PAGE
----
Postnatal Depression.

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August 17, 2012 by dontbringlulubook

Getting what is known as “the Blues”, three to four days after having a baby is very common.  Symptoms such as feeling anxious, guilty, sad or afraid that you are not up to being a good mother, feeling emotional and liable to cry for no reason or having a loss of appetite and being unable to sleep are all regarded as normal occurrences after having gone through childbirth, generally as a result of the hormonal change that takes place.  But it is if these symptoms last longer than a few days and also include developing obsessions there is a risk that the blues are turning into postnatal depression.

One in ten new mothers go through postnatal depression, often, not straight after the birth as may be imagined, but when the baby is between four to six months old, although such a condition can emerge at any time during the baby’s first year.   It is an illness whose cause is still unknown but may be due to difficult labour, hormone upheaval, poor diet, physical changes to the body, bad childhood experiences, loss of independence and suddenly having the responsibility of a helpless baby who is utterly dependent upon their mother, 24/7. It can start gradually or can come on very suddenly and can range from being mild to very extreme, with many mothers afraid to voice their fears to their health visitor through the worry that social services will take their baby away due to being seen as a bad mother.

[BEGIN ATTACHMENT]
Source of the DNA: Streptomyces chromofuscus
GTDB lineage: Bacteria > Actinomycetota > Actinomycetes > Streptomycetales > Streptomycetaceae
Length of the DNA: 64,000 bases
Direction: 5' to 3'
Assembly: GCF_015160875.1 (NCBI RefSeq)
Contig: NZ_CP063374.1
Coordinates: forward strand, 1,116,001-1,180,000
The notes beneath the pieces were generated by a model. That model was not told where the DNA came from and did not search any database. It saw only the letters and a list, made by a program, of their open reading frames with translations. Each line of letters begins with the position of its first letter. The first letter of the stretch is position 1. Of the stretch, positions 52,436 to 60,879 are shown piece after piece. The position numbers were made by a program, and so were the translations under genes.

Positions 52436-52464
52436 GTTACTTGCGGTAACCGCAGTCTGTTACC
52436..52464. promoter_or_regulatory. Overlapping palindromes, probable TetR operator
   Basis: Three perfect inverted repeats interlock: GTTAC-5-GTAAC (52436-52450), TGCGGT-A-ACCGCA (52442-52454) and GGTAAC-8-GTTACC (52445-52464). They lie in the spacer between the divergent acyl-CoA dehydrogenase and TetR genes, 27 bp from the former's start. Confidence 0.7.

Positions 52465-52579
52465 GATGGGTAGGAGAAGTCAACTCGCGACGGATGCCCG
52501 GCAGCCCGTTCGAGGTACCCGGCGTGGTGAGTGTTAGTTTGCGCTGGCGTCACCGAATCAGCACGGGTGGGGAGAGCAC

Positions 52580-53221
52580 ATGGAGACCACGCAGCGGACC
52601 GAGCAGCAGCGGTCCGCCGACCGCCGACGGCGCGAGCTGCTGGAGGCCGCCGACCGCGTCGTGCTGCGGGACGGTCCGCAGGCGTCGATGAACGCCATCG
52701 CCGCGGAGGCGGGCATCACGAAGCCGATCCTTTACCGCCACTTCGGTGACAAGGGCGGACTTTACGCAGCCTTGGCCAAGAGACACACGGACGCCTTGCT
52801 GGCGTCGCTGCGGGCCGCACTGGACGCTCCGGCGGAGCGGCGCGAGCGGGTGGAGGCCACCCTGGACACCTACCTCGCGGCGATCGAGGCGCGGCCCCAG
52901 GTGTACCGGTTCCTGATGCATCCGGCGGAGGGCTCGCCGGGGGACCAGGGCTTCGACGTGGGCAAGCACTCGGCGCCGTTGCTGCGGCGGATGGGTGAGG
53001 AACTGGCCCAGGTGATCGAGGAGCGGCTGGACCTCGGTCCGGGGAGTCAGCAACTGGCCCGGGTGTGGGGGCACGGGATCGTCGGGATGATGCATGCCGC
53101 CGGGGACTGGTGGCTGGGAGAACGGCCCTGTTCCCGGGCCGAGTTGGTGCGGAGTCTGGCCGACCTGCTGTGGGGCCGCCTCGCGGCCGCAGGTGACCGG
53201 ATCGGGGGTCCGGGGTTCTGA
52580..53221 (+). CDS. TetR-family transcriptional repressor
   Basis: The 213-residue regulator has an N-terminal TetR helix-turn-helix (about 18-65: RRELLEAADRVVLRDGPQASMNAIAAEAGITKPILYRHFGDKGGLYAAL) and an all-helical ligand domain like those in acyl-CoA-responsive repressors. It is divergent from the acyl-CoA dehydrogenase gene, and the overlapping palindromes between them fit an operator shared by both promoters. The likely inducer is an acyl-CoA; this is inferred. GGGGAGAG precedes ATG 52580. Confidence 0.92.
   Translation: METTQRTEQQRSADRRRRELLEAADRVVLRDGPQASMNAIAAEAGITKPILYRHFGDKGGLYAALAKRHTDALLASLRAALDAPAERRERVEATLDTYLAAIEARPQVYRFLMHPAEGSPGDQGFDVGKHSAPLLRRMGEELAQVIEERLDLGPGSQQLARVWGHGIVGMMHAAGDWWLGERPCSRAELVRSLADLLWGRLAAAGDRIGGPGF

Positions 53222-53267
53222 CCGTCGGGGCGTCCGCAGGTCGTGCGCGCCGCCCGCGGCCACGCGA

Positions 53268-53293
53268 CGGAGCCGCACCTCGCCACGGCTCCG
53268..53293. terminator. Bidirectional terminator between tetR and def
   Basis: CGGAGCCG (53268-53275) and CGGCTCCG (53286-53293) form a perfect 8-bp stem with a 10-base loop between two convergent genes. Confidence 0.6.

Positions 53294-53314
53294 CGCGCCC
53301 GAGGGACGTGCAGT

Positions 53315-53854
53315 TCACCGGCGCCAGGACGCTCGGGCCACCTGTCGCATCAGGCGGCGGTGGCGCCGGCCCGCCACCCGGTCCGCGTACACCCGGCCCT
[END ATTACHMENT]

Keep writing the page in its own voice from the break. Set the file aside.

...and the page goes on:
Common signs of postnatal depression are those of feeling low and that there’s nothing of any good – rather than seeing positives, everything seems dark and full of negativity.  Those mothers suffering from postnatal depression will often feel tired and lethargic with no interest in the outside world or in doing anything.  There is often a sense of inadequacy, of feeling unable to cope and guilt associated with not being able to cope, feeling irritable, and expressing hostility or indifference to their partner.

In “Don’t Bring Lulu”, Doris Onions tells of the difficult labour she experienced with her eldest daughter, Sarah, with it lasting two days and her having to stay in hospital for a week after the birth.  She talks of how, despite Sarah feeding and sleeping well, her mood darkened when Sarah was a few months old and as she said herself “whatever it was, I began to feel persecuted”.  Her illness– never actually diagnosed as postnatal depression or puerperal fever – led her to feel she was being poisoned by her husband, Ron, to the extent she called the police and at one point, woke in the night in high terror, running to her neighbours in her night clothes. As her neighbour said when they called Ron to collect her” Your wife’s with us but she’s in a hell of a state. She’s not making any sense.”

Postnatal depression can take up to a year to get better and one of the most important steps to getting better, as Doris herself experienced by contacting her Uncle Dick and old school friend Joan Mayhew, is having someone to talk to and who will listen and point out the positives.


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